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Why the global recovery from coronavirus depends on mental health research

There’s no doubt that the COVID-19 pandemic will have profound consequences on mental health worldwide. How could it not, when isolation has become the new normal for entire populations, when front line health and social care staff are working under pressure not seen in peace time, when those with existing mental health issues face a greater struggle than ever to access effective support?

But while we know the pressures on mental health are continuing to grow, we have dangerously little knowledge of exactly how mental health will be affected and what the most effective, evidence-based responses will be – both now and in the aftermath of the pandemic.

This is why mental health research must be integral to the international response to the virus.

Why mental health research matters

An effective and immediate mental health research response will enable us to apply what we learn now to any subsequent outbreaks or future lockdowns. Research can guide how digital support can be most effectively targeted to those in need, helping people cope with stress, anxiety and depression during isolation. It can clarify how to communicate public guidance without creating unintended mental health issues. It could identify the factors that make us more resilient to the crisis, so we can shape new ways to help others feel less anxious and alone. It is only by equipping ourselves with this knowledge that we can plan the most effective global recovery from this crisis.

For the huge potential of mental health science to be realised, we must avoid a fragmented research response, characterised by small-scale, localised studies. Only through unprecedented collaboration and coordination among researchers, research funders and those with lived experience of mental health problems can we provide the level of insights needed to guide policy makers and the public. While there have been welcome efforts to initiate data collection, the research community must coordinate and collaborate like never before, sharing methods, assessments and data so we can build an accurate picture of exactly what we’re dealing with, and what interventions are working, as fast as possible. As ever, we will learn most from the highest quality research, subject to rigorous standards of scientific and ethical review, and with input from the public and in partnership with those with experience of mental health conditions.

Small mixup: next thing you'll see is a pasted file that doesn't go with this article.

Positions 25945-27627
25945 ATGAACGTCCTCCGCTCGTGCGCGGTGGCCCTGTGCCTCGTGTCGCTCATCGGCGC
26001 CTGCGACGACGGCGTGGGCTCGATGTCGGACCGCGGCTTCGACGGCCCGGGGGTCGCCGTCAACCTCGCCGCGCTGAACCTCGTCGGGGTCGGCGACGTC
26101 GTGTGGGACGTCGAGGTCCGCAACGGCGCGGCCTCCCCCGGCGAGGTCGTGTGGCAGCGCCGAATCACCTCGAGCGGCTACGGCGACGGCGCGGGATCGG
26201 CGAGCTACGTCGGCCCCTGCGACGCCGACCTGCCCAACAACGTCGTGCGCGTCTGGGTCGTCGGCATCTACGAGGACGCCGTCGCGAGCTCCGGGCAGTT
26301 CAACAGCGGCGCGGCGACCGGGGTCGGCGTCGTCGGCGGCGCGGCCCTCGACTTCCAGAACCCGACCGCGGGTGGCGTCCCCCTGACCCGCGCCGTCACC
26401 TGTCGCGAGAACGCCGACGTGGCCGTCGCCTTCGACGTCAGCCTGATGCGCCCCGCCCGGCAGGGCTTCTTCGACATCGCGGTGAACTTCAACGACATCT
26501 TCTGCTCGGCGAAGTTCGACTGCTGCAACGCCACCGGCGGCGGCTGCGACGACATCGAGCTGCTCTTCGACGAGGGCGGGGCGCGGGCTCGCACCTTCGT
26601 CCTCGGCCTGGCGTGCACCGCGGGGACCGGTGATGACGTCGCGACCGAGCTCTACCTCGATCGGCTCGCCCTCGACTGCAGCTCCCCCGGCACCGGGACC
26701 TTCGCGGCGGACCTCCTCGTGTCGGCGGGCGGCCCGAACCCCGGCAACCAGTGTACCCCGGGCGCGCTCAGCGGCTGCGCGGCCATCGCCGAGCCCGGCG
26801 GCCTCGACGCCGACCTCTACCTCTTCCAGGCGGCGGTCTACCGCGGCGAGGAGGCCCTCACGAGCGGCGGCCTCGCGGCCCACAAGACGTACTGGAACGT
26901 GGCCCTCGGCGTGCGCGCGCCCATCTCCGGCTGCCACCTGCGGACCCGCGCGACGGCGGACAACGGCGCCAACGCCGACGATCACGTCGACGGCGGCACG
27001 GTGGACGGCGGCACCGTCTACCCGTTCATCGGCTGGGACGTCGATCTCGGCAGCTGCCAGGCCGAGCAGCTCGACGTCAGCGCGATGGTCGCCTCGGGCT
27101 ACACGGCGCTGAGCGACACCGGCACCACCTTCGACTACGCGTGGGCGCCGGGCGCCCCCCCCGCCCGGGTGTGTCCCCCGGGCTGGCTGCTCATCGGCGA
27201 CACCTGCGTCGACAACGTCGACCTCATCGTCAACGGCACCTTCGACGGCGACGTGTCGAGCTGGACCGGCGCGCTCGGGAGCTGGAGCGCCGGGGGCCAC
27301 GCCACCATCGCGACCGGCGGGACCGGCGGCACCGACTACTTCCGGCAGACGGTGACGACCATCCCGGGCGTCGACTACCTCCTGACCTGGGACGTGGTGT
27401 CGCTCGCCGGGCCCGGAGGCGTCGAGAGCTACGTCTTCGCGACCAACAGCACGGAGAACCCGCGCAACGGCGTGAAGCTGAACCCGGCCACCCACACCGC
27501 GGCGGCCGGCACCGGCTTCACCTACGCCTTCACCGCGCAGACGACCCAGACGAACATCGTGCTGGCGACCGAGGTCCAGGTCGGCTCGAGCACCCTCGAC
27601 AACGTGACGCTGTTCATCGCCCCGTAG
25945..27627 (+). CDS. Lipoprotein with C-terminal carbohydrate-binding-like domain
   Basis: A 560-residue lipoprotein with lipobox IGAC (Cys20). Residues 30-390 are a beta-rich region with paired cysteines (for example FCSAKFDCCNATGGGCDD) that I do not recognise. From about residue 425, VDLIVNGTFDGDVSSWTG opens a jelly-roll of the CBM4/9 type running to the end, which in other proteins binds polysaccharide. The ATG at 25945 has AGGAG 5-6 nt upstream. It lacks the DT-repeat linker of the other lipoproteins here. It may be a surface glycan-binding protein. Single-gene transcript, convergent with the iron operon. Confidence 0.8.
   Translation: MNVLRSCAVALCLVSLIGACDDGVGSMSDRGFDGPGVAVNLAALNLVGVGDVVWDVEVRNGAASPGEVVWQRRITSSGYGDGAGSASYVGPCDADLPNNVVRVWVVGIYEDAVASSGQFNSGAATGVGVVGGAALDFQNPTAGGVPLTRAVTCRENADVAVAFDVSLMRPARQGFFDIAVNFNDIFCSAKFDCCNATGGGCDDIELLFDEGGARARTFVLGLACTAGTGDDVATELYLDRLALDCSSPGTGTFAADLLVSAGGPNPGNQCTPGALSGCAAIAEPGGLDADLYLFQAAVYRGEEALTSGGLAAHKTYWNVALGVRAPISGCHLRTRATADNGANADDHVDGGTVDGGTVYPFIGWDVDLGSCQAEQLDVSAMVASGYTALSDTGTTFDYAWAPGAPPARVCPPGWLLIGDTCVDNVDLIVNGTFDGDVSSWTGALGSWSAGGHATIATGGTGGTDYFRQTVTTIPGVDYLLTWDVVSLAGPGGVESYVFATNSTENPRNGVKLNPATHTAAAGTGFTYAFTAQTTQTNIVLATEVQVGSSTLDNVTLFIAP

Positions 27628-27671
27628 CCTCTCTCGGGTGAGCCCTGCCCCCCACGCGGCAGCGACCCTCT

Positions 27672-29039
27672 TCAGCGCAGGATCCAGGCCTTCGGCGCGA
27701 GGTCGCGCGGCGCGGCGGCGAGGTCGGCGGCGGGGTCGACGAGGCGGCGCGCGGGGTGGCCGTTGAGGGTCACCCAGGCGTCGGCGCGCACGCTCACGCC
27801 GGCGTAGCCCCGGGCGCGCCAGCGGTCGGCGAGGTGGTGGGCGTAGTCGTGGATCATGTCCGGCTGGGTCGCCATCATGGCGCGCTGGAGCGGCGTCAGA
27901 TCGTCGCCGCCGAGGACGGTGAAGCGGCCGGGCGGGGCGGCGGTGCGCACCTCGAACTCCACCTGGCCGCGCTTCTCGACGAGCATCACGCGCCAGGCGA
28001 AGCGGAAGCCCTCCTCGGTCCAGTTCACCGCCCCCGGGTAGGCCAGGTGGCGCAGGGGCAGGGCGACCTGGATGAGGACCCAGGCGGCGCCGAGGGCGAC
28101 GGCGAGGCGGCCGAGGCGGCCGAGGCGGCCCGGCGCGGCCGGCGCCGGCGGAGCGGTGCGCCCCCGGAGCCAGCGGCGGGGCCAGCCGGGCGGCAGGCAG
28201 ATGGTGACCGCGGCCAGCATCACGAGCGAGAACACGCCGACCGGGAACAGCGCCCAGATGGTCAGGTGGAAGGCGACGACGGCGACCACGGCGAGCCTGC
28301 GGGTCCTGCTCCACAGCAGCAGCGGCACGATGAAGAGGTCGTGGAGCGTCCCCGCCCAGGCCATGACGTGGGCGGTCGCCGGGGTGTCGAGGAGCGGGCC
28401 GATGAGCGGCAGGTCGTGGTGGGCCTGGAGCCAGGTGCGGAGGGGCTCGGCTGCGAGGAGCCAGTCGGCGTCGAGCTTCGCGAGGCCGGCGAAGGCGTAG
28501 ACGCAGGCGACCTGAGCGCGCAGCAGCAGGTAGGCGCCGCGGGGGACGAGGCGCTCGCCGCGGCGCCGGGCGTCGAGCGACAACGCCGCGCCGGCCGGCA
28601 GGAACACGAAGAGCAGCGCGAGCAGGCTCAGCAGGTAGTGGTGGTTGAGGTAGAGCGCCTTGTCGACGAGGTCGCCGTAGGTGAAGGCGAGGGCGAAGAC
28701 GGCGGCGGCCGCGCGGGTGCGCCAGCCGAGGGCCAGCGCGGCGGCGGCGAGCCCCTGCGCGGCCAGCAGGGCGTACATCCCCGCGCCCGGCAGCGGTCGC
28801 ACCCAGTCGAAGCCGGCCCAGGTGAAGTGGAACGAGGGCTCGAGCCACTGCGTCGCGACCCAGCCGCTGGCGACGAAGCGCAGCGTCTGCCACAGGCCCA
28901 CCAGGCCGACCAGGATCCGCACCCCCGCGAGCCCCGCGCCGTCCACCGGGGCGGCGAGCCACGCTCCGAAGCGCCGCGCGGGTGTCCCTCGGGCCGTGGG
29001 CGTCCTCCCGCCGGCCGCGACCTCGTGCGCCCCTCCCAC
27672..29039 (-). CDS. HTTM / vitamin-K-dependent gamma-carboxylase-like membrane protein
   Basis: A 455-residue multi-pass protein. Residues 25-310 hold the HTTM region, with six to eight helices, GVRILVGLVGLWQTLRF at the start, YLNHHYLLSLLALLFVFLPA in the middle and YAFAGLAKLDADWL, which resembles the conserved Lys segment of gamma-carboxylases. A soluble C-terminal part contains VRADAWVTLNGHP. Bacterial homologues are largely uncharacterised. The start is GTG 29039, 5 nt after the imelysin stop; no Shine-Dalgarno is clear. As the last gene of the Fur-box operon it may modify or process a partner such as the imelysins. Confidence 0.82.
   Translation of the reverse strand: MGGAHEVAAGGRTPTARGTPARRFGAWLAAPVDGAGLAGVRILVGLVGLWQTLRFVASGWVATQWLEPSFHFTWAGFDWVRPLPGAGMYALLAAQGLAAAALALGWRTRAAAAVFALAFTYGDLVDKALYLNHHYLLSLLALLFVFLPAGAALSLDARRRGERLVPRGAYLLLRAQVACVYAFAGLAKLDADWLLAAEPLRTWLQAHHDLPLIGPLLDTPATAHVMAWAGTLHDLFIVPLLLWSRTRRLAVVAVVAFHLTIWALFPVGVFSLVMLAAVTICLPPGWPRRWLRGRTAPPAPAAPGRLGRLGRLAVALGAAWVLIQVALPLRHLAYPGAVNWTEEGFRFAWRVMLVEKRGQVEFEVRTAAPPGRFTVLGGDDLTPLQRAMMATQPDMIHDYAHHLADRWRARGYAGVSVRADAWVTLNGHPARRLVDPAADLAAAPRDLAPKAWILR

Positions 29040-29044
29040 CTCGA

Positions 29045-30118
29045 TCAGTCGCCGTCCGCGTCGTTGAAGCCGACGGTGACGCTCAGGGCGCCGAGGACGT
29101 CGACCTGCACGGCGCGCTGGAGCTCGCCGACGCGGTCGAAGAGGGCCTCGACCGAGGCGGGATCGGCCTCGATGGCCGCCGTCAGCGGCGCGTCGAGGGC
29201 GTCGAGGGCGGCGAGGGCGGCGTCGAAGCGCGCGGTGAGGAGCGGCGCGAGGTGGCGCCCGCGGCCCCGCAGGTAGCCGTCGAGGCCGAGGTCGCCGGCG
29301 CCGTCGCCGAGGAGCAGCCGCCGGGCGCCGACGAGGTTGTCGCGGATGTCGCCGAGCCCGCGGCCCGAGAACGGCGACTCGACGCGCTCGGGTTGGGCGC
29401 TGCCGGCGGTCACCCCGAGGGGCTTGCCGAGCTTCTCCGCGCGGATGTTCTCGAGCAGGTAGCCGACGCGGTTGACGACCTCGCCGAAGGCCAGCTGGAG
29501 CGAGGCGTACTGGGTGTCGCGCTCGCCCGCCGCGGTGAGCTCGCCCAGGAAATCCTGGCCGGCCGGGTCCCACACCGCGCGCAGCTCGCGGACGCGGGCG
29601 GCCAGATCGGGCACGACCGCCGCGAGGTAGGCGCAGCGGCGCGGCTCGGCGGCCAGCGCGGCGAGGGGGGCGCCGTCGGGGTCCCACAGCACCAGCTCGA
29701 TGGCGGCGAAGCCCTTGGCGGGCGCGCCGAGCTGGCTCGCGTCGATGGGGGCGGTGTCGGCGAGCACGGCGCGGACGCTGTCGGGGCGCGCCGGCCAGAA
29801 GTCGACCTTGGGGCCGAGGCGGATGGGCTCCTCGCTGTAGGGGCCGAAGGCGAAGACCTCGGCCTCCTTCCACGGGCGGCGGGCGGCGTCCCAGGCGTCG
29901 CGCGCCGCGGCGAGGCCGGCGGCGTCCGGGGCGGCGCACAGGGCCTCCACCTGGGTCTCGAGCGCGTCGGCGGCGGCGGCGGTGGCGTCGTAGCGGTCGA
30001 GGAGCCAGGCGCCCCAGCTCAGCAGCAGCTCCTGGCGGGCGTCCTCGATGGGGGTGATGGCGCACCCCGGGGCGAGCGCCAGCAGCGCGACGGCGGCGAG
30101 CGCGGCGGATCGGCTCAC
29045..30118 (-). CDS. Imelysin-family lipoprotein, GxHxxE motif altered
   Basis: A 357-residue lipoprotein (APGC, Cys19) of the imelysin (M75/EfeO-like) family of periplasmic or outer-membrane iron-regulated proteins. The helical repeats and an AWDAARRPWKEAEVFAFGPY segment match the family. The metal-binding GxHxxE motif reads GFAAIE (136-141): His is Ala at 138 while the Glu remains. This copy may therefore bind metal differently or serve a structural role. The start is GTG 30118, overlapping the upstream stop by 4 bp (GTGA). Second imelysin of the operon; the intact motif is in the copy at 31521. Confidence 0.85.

Comprehensive real-time monitoring is needed to record levels of anxiety, depression, self-harm, suicide and other mental health issues across populations, including among vulnerable groups such as front line health and social care staff, and people with existing mental health issues. We need to rapidly design, evaluate and refine treatments to address the psychological impact of the pandemic – including by learning from those on the front line. We need to understand how wall-to-wall media coverage and social isolation are affecting mental health so we can develop solutions to help people cope. We need to prioritise research into the neurological impact of COVID-19 at all stages of the infection and illness.

The stakes could not be higher

The stakes could not be higher. Previous outbreaks of infectious diseases have had devastating implications on mental health: in the aftermath of the 2003 SARS epidemic in Hong Kong, suicide in people aged over 65 increased by 30%, while close to a third of healthcare workers experienced probably emotional distress. More broadly, we know that a combination of social isolation, loneliness, health anxiety and a potential economic downturn risks creating a perfect storm for mental health and wellbeing.

We need to act now

But with the right action now, an increase in suicides is not inevitable and we can stop COVID-19 developing into a mental health crisis. Working with the Academy of Medical Sciences and others, MQ is seeking to mobilise the coronavirus mental health research response in the UK and beyond.

We’re calling on funding bodies, research institutes and policy makers to work together now to limit the impact the pandemic has on all of our lives. We’re doing everything we can to galvanise and mobilise the research community, to find out how coronavirus is already affecting people and to push for funding that will help us respond to this unprecedented mental health challenge. These are challenging times, but a tremendous opportunity now exists for science to serve society and make a profound and lasting impact on global mental health. 

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Last updated: 7 May 2020

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